Moments and Memories of WHS
Ann was a member of the Whitesburg High School Band for four years, the Glee Club, three years, editor of the Black Kat her senior year, Science Club two years, the Wildlife Club for two years and a cheerleader one year.
During recent interviews of former WHS student musicians as well as Jack Taylor, a couple of names were often woven into the discussions. One was Ann Cox (now Ann Cox-Yates) of the WHS Class of 1955 and an accomplished musician in several fields.
Ann Cox grew up in the Thornton/Farraday community and attended school in Whitesburg grades 1-12. At age 5, her grandmother noticed that when music was playing on the phonograph or radio, Ann’s fingers and feet moved to the beat of the music, almost as if she were playing a piano. Her mother talked to Ruth Tolliver, one of the local piano teachers, who suggested that Ann have piano lessons even at her early age and that led to her parents buying a piano. For several years thereafter, her piano instructors were Ruth Tolliver and Rosa Jones and she was also given voice lessons.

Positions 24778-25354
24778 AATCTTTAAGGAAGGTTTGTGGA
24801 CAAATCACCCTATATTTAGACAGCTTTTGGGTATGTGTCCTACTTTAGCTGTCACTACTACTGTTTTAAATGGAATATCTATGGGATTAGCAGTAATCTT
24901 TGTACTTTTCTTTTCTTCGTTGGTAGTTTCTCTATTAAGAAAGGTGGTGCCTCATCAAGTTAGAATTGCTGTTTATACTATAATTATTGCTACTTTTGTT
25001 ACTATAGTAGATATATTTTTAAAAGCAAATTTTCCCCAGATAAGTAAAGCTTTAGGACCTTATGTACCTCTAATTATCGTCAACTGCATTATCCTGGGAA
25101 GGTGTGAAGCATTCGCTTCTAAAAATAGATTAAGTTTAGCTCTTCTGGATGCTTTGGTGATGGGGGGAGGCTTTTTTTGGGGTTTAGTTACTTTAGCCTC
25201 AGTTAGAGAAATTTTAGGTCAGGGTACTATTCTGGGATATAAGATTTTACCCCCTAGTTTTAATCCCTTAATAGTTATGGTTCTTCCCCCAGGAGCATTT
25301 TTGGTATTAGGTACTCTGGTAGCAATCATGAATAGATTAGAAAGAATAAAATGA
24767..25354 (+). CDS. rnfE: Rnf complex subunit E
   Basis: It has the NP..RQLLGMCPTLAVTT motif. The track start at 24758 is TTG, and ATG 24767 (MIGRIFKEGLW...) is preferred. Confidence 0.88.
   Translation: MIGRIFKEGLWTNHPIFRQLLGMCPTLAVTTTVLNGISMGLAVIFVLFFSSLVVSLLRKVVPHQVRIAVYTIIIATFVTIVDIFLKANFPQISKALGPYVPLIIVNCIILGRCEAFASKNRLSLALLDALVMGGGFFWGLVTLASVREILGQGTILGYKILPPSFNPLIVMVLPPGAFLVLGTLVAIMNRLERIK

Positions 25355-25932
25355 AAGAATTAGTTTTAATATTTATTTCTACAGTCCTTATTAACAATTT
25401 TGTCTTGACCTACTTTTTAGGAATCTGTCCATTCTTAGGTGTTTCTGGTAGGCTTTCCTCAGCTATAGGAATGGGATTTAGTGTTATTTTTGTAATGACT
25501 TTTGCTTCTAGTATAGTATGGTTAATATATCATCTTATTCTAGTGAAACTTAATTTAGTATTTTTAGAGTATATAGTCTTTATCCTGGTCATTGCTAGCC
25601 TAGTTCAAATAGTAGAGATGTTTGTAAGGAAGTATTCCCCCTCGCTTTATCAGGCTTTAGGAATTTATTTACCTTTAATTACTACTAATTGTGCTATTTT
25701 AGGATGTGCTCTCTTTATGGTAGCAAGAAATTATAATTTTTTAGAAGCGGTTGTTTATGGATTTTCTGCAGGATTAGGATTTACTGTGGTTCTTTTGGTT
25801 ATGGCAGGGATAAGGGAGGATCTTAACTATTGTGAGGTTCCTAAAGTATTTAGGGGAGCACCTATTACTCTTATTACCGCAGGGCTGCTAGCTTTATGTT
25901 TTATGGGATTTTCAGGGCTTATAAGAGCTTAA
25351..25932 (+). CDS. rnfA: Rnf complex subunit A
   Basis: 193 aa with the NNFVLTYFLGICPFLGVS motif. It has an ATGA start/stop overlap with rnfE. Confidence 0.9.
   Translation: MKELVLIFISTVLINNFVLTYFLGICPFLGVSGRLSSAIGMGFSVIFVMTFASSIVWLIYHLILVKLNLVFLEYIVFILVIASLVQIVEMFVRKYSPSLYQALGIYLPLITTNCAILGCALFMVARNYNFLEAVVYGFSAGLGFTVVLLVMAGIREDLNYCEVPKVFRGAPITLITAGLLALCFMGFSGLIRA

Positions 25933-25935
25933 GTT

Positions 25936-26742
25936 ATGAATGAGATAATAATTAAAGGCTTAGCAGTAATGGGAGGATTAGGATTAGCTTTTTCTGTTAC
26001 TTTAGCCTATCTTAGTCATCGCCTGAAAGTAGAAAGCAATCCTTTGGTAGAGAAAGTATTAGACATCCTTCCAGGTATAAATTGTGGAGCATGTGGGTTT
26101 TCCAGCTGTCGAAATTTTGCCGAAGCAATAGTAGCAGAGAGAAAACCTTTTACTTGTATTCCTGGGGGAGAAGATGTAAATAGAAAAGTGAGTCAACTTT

By the fourth grade, Hugh Adams, the grade and high school band director, had Ann in his grade school “Rhythm Band,” a teaching vehicle that Adams used to stimulate music interests in younger students who may not yet have been prepared for a full band experience. Since Ann Cox had three years of piano and voice training by that point, she was made a member of the Rhythm Band and also became the student-director of that group. She was assigned the soprano sax (the straight one) as her band instrument although she had to sit with the trumpet section to play from their music sheet, as there was no music for her instrument. (Ann obviously was a favorite of Hugh Adams as he also made her a junior majorette for his high school band even though she was only in the fourth grade.)